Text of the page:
Saam Shahrokhi Rose Hills
Developing a Mechanical Model for Self-Organization in the Mammary Duct
It is estimated that about 300,000 women will be diagnosed with breast cancer in 2016, making it cancers most common form. About twenty percent of these cases are classified as ductal carcinoma in situ (DCIS), meaning that within the milk duct (ductal) of the mammary gland, cancerous epithelial tissue (carcinoma) has formed, and it is still localized to where it originally developed (in situ). At this stage, ductal carcinoma is not lethal, and a simple lumpectomy can often be performed to remove malignant tissue. However, if the cancer cells proliferate to a certain extent before any treatment is performed, they breakout of their local milk ducts, begin invading other parts of the breast, and eventually get to other parts of the body. The stage of ductal carcinoma characterized by this spread is simply called invasive/infiltrating ductal carcinoma (IDC). The remaining eighty percent of cancer case diagnoses conclude a patient has this lethal form of breast cancer. Understanding how cancerous cells disrupt the healthy tissue structure of the milk duct, and finding out how the milk duct maintains a healthy tissue structure in general is essential to restraining breast cancer to DCIS.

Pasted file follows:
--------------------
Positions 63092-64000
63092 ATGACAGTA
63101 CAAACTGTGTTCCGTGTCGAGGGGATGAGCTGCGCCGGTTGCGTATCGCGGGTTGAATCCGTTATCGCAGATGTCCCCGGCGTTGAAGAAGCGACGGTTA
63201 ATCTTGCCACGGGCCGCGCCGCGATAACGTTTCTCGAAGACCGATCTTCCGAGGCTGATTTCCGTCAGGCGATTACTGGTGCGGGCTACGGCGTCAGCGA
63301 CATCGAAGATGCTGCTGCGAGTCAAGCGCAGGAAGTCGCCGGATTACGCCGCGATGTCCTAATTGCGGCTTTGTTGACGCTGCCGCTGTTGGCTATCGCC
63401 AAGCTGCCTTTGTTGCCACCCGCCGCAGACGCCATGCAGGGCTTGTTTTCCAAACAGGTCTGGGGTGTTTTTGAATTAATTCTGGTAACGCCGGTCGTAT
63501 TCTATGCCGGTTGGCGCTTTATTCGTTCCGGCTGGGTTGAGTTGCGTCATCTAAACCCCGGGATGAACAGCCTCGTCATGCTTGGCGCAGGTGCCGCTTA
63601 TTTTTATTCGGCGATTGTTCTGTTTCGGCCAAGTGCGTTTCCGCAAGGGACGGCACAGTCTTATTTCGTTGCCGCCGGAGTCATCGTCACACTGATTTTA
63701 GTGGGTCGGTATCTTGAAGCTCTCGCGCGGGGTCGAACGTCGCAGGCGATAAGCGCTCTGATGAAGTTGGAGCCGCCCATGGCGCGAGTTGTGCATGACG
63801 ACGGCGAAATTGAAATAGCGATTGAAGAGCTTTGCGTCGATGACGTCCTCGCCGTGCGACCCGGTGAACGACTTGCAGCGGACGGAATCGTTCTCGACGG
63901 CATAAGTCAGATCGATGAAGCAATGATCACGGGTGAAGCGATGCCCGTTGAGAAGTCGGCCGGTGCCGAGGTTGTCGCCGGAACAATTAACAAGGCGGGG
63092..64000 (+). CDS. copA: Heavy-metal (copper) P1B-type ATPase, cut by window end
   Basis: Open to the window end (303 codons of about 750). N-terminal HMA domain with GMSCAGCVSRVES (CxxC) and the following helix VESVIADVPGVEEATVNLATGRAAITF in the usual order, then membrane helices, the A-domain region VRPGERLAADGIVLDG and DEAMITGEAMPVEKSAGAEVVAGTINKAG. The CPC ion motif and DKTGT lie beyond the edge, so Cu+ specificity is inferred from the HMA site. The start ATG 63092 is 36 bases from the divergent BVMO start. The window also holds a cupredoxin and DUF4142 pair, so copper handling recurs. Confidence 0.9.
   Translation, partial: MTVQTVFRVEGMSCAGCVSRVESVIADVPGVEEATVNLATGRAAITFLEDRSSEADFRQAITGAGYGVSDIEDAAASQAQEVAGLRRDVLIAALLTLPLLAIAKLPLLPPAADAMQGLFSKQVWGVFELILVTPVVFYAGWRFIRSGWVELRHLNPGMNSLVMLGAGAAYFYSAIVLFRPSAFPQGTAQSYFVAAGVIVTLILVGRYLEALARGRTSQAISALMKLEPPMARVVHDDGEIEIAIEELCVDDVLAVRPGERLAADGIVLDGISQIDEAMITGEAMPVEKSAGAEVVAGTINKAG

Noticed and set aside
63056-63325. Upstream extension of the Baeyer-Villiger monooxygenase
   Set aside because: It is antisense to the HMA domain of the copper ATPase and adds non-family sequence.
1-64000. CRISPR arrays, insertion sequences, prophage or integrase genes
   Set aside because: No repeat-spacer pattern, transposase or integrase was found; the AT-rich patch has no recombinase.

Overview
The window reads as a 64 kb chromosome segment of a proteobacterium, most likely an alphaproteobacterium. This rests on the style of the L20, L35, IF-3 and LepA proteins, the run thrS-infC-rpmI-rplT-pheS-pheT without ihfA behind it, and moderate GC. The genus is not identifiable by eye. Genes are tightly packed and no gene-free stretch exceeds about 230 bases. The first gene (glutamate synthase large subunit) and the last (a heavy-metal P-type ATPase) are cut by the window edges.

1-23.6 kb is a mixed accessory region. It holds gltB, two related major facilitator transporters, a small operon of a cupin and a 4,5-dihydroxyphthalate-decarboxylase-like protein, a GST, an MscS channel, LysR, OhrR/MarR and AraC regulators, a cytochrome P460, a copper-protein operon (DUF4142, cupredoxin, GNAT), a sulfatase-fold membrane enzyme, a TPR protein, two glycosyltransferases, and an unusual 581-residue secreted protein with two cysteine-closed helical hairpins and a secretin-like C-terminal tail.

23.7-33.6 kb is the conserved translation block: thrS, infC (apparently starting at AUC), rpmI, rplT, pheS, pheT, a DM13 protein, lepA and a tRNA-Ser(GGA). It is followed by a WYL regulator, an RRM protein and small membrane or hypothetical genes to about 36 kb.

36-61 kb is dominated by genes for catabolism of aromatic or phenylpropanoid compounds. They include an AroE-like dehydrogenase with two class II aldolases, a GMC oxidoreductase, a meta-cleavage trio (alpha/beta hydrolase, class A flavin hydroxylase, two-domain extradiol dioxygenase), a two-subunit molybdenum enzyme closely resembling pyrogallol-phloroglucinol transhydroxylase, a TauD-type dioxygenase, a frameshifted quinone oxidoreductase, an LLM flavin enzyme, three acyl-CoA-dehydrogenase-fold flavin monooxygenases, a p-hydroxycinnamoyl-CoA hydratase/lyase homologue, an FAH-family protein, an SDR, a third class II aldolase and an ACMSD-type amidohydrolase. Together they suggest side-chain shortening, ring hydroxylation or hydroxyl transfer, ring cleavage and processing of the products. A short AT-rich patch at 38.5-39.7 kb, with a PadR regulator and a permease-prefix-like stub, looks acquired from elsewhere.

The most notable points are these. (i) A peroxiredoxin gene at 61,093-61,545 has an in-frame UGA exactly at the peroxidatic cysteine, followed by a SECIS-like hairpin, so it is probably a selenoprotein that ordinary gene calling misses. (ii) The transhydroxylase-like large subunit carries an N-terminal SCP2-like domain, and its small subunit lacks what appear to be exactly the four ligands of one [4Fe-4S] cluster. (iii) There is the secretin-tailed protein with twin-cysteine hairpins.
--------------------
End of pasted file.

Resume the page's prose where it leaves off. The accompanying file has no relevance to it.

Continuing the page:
A healthy milk duct has a cylindrical inner cavity called a lumen, which is lined by a two-layer tissue architecture. Luminal epithelial cells (LEPs) make up the inside layer of this lining, while myoepithelial cells (MEPs) constitute the lining’s outside layer. How exactly MEPs and LEPs organize themselves to form this architecture is of interest. My lab recently demonstrated that tissue self-organization is likely to be mechanically driven. The epithelial cells are in a dynamic mechanical microenvironment, where they interact with each other, the extracellular matrix, and have cytoskeletons that are contractile. Each of these interactions contributes to an interfacial tension and energy. From a mechanical perspective, the minimization of the overall interfacial energy of the tissue guides self-organization. Only on a qualitative basis do we understand what molecules contribute to adhesive forces and cellular tensions during tissue formation. My project involves quantifying the energy contributions from each of these factors and developing a mechanical model that explains how self-organization in MEPs and LEPs occurs and how it is maintained. The insight gained from this research can extend to functional tissue engineering, understanding the morphogenesis of other organs such as the prostate, and developing better treatments or diagnostic methods for breast cancer.